Id. at 231. Under this scheme, the “federal agents” would say Tenant wanted “to kill [the Mayor] and “blow his f-cking house up.” Id. In the last paragraph, Tenant indicates he has been talking about a screen play and tells Coraz that, if he's “in,” he should tell “General Miley, so he can speak to the [P]resident.” Id. at 232.
 On August 9, 2022, Landlord filed a petition seeking emergency relief pursuant to Indiana Code Section 32-31-6-3, which authorizes a court to issue an emergency possessory order when a “tenant has committed or threatens to commit waste to the rental unit.” The small claims court held a hearing on August 11 at which Hightower, a Coraz Security officer, and Tenant testified. In an order of the same date, the small claims court found that Landlord had “met [its] burden for an emergency order of possession,” and granted possession on August 12 at 5:00 p.m. Appealed Order. On August 12, Tenant vacated the premises. This appeal ensued.
Discussion and Decision
 Tenant brings this appeal pro se.
It is well settled that pro se litigants are held to the same legal standards as licensed attorneys. Twin Lakes Reg'l Sewer Dist. v. Teumer, 992 N.E.2d 744, 747 (Ind. Ct. App. 2013). This means that pro se litigants are bound to follow the established rules of procedure and must be prepared to accept the consequences of their failure to do so. Shepherd v. Truex, 819 N.E.2d 457, 463 (Ind. Ct. App. 2004).
Lowrance v. State, 64 N.E.3d 935, 938 (Ind. Ct. App. 2016), trans. denied.
 The Indiana Appellate Rules contain the requirements for appellate briefs. Appellate Rule 46(A)(6)(a) requires that the Statement of Facts in the appellant's brief must “be supported by page references to the Record on Appeal or Appendix.” When a party refers to facts without citation to the record in support, “we need not consider those facts.” Reed v. City of Evansville, 956 N.E.2d 684, 688 n.1 (Ind. Ct. App. 2011), trans. denied. Appellate Rule 46(A)(8)(a) requires that each contention must be “supported by cogent reasoning [and] ․ citations to the authorities, statutes, and the Appendix or parts of the Record on Appeal relied on.” When an appellant provides no cogent argument for a contention, that contention is waived. See, e.g., Burnell v. State, 110 N.E.3d 1167, 1171 (Ind. Ct. App. 2018) (noting the presentation of the appellant's contentions must contain a clear showing of how the issues and contentions relate to the particular facts of the case under review, and we will not review undeveloped arguments). Similarly, when an appellant provides no citation to legal authority supporting his contentions, those contentions are waived. E.g., Shields v. Town of Perrysville, 136 N.E.3d 309, 312 n.2 (Ind. Ct. App. 2019). Thus, under our Appellate Rules, “[i]t is not sufficient for the argument section that an appellant simply recites facts and makes conclusory statements without analysis or authoritative support.” Kishpaugh v. Odegard, 17 N.E.3d 363, 373 n.3 (Ind. Ct. App. 2014). This rule “prevents the court from becoming an advocate when it is forced to search the entire record for evidence in support of [a party's] broad statements.” Lane Alan Schrader Trust v. Gilbert, 974 N.E.2d 516, 521 (Ind. Ct. App. 2012) (citing Keller v. State, 549 N.E.2d 372, 373 (Ind. 1990)).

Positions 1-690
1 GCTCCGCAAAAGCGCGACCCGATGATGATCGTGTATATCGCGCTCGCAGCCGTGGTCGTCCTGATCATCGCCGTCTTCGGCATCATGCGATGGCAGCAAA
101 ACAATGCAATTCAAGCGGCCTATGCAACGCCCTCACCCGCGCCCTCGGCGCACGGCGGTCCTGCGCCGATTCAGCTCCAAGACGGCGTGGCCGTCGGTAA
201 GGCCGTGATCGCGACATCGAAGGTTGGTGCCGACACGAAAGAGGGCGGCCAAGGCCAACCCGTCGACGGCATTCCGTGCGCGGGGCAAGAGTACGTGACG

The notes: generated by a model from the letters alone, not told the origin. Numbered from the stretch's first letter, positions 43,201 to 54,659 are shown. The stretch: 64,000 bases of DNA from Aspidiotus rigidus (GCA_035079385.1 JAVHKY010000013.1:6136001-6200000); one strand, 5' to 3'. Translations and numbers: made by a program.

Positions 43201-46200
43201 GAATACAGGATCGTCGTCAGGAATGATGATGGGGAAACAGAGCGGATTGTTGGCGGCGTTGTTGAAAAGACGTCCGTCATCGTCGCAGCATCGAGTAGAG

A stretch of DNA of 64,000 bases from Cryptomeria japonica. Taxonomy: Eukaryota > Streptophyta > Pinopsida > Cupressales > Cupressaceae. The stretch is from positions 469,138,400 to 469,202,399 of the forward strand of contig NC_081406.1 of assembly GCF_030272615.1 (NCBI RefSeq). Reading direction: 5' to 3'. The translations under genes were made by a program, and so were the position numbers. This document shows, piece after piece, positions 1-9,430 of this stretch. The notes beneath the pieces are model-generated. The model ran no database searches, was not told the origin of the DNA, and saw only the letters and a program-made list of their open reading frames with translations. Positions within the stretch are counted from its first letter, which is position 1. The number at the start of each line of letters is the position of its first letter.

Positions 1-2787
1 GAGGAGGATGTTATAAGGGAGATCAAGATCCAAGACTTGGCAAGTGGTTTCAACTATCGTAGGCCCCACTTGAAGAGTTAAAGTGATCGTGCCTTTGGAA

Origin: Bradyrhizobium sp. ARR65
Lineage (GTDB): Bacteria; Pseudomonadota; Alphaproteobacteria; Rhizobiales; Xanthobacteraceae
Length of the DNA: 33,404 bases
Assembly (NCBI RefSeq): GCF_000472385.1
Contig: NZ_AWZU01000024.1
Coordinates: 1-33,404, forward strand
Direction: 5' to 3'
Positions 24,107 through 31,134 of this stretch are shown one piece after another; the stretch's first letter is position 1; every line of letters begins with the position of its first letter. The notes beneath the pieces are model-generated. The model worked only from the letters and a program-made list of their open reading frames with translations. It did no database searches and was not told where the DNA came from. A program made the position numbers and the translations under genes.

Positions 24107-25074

Tenant's briefs are deficient in many ways. His Statement of Facts is one sentence long and does not contain any citations to the record. The Argument portion of his initial brief is a total of six short paragraphs, none of which contain a standard of review as required under Appellate Rule 46(A)(8)(b). Most significantly, his opening brief lacks logical, cogent reasoning, and he fails to cite and/or provide analysis of relevant legal authority for his arguments. While Tenant's reply brief provides lengthier argument than his initial brief, the reply brief fails to cite a single legal authority and contains much speculation and statements about facts not in evidence.3 Thus, Tenant has waived his claims on appeal.